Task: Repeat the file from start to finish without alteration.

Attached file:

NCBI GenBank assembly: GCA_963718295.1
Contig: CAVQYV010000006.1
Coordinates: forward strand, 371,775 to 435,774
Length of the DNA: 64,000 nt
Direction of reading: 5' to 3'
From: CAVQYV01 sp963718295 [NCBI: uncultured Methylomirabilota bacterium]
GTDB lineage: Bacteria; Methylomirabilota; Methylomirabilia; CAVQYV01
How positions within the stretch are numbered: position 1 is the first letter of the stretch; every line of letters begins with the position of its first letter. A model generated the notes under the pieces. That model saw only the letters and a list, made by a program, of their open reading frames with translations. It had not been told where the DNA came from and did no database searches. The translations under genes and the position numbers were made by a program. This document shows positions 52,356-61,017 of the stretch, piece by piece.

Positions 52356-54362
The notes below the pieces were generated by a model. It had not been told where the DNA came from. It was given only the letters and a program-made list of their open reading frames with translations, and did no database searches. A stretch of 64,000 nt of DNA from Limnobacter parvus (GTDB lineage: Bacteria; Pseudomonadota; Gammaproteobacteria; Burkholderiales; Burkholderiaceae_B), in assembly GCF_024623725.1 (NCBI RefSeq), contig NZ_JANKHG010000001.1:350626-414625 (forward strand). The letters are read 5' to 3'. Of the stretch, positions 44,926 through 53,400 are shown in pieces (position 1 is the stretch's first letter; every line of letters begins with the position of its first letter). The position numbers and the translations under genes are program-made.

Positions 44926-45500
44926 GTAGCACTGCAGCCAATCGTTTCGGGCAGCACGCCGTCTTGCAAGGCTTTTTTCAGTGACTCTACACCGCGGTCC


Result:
NCBI GenBank assembly: GCA_963718295.1
Contig: CAVQYV010000006.1
Coordinates: forward strand, 371,775 to 435,774
Length of the DNA: 64,000 nt
Direction of reading: 5' to 3'
From: CAVQYV01 sp963718295 [NCBI: uncultured Methylomirabilota bacterium]
GTDB lineage: Bacteria; Methylomirabilota; Methylomirabilia; CAVQYV01
How positions within the stretch are numbered: position 1 is the first letter of the stretch; every line of letters begins with the position of its first letter. A model generated the notes under the pieces. That model saw only the letters and a list, made by a program, of their open reading frames with translations. It had not been told where the DNA came from and did no database searches. The translations under genes and the position numbers were made by a program. This document shows positions 52,356-61,017 of the stretch, piece by piece.

Positions 52356-54362
The notes below the pieces were generated by a model. It had not been told where the DNA came from. It was given only the letters and a program-made list of their open reading frames with translations, and did no database searches. A stretch of 64,000 nt of DNA from Limnobacter parvus (GTDB lineage: Bacteria; Pseudomonadota; Gammaproteobacteria; Burkholderiales; Burkholderiaceae_B), in assembly GCF_024623725.1 (NCBI RefSeq), contig NZ_JANKHG010000001.1:350626-414625 (forward strand). The letters are read 5' to 3'. Of the stretch, positions 44,926 through 53,400 are shown in pieces (position 1 is the stretch's first letter; every line of letters begins with the position of its first letter). The position numbers and the translations under genes are program-made.

Positions 44926-45500
44926 GTAGCACTGCAGCCAATCGTTTCGGGCAGCACGCCGTCTTGCAAGGCTTTTTTCAGTGACTCTACACCGCGGTCC